Some of the groups in the following two categories offer the model for new
movements. They can be called “post-New Left” in the sense that they do not
intend to form a party in the Leninist sense. But at the same time, they sustain
the intension for a radical change of the status quo.
Anti-Capitalist Action (English page coexists). Notwithstanding a coalition
of various individuals of different tendencies, this group does not hesitate
direct action. This is the vanguard of anti-capitalist-globalization movement
Attac Japan (English page is under construction). This is the page of
those who agree with French ATTAC and are organizing a corresponding movement
in the context of Japan.
Kusasa wo Mamoru-kai （貧乏くささを守る会）. The
name means “The association to protect shabbiness.” The organ is
Binbo nin Shinbun (貧乏人新聞) - Poor Mens'
News. One understands: “to protect shabbiness” is equal to being
against capital's reckless development. This began as a student movement
in Hosei University in Tokyo, but has spread to various universities.
This group would not hesitate to engage in direct action. But, as their
pamphlets and website show, the group uses its great sense of humor as
The name means “The Association of the Pathetic.” This group played a crucial role in organizing activists and theorists in the mid-90s Tokyo downtown. It began as a private party at an apartment, which was announced at a public space like a train station. The gatherers simply spoke about and share their pathetic lives--just that. But it expanded involving various participants (activists and theorists included). It published several books, which also present a great spirit of laughter. It has the aspect of ‘non-work' movement in Japan's context.
Its Manifest says:
The Manifest of Dame-ren （ダメ連宣言）
The same dame--being pathetic--has various attributes and degrees.
Unable to keep the same job, unpopular to other sexes, unable to communicate with other people, basically good for nothing, etc--there are various ways of being dame in the world: from mild to severe symptoms.
There are many who aggravate their dame-ness, and shut themselves up. So it is crucial for them to gather.
Rather than trying to rise in the world, it should be better to accept the dame-ness and talk about it, how we ended up being so washed-out. Talking about our dame-ness to each other would give us a motivation to objectify our dame-ness; it could also shed light on the problems of contemporary society; finally it might reveal a moment for revolution.
Dame-ren runs toward organizing a network where even us dame people can live our dame lives, by having a meeting place and developing strategies to prevent our dame-ness from being over-aggravated.
Observing Japanese society today, it is very sad that the choices for the people with advanced dame-syndrome have been just cults, seminars for self-improvement, disappearance, suicide, and so on. Is there no hope for us dame people? Yes! In searching for real alternatives, there must be hope for us.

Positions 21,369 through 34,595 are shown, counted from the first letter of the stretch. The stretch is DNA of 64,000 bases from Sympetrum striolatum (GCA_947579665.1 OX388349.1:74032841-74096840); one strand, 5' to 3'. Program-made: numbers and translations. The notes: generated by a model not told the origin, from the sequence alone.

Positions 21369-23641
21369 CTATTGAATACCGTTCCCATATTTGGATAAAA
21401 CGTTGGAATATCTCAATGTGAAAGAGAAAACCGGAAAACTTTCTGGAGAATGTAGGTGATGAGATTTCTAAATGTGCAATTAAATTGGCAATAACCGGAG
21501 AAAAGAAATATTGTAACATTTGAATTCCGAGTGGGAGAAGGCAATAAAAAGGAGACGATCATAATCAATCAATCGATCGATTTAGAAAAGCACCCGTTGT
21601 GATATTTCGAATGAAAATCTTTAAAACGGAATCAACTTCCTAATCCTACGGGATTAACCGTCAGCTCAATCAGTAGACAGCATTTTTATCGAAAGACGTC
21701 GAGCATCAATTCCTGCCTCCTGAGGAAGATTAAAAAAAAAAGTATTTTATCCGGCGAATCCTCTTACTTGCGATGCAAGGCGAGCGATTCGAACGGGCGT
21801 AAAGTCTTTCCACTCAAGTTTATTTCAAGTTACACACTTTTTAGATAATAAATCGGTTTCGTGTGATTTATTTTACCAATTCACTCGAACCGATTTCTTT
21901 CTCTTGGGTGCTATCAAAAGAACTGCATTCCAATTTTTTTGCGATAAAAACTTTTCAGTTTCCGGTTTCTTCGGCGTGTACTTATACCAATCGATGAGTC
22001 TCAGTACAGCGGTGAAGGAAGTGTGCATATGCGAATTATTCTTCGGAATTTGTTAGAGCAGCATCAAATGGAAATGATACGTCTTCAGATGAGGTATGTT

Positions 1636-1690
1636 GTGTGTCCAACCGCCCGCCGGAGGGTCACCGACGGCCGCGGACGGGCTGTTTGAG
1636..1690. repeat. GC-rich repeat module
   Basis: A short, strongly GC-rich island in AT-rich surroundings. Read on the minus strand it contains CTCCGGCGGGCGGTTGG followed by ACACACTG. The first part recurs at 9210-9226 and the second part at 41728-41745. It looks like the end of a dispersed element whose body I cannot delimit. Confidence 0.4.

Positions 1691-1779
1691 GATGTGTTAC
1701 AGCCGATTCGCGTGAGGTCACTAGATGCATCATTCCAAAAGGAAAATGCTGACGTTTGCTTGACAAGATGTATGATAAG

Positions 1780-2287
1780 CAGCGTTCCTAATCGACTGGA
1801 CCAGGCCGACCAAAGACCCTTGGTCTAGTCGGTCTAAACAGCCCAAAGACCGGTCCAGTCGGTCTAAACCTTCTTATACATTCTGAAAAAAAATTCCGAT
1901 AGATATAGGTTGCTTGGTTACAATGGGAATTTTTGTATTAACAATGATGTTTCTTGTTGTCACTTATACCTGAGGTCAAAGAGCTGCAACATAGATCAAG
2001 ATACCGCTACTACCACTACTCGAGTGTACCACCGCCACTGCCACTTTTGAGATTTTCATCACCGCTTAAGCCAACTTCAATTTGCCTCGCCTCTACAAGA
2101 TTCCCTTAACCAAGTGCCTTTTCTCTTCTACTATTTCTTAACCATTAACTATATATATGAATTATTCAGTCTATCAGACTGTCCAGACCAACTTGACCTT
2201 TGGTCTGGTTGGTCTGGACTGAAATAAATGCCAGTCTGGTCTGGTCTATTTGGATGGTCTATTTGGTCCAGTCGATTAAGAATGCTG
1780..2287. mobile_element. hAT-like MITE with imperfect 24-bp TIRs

There must have been a primary decision-making at a certain moment of our lives: “I will never be dame”; “I will make myself important.” This fact seems to be mostly ignored. But the sense of status largely determines the courses of our lives, while we are losing creative and experimental spirit. Having a “normal life as others” and yet “being superior to others”--such a life goal is just too sad. Let us abandon the sense of authority and doubt the common value. Then something will happen.
The main activities of Dame-ren are basically mingling (koryu - 交流) and talking, besides rare special events.
We stress the importance of these activities, because, especially in the age when talking to people candidly is considered uncool, it is crucial to have a stubbornly honest attitude toward associating with others. And the talking we believe in is not a pedagogical, one-way oriented kind, but a mutually involving kind of talk that might induce a change. Such talk would create imagination as well as critical spirit, words and thoughts; it would be a means to recapture our lives from the mundane status quo.
The other day in my solitary apartment, I watched a TV commercial:
“I cannot tolerate such life any more.”
“Then, what kind of life would you like to have?”
If I were to answer, I would recommend the ‘mingling' life.
Participating in various events, talking to different people everyday--a life wherein new encounters and talks never cease would be quite exciting.
In repetition of the everyday talks and encounters, I am feeling a hot hunch of future life and revolution.
from Gendai Shiso Magazine 現代思想,
the issue of “Street Culture”, May 1997, Tokyo: Seido Sha).
The book, Dame-ren Sengen, was published from Sakuhin-sha, Tokyo, 1999.
I-ro-ha 9 （いろは９）. This group struggled
to sustain the dormitory of Tokyo University (Komaba Dormitory) that had once
been a free zone for students' activism. It documents the whole process of the
struggle that occurred in 1997.
Seinen-sensen （青年戦線）. http://www.jrcl.net/web/frme11b1a6.html
Space AK. It is the website for a multipurpose event space in Osaka.
It seeks to involve various theorists and activists of the left and form a wide
Minority Studies Group （マイノリティー研Q会）is
a group of students at Meiji Gakuin University. Its slogans exemplify the paradigm
of Japan's radicalism today, including Anti-Emperor, Anti-death-penalty, unity
with all minor positions, and so on.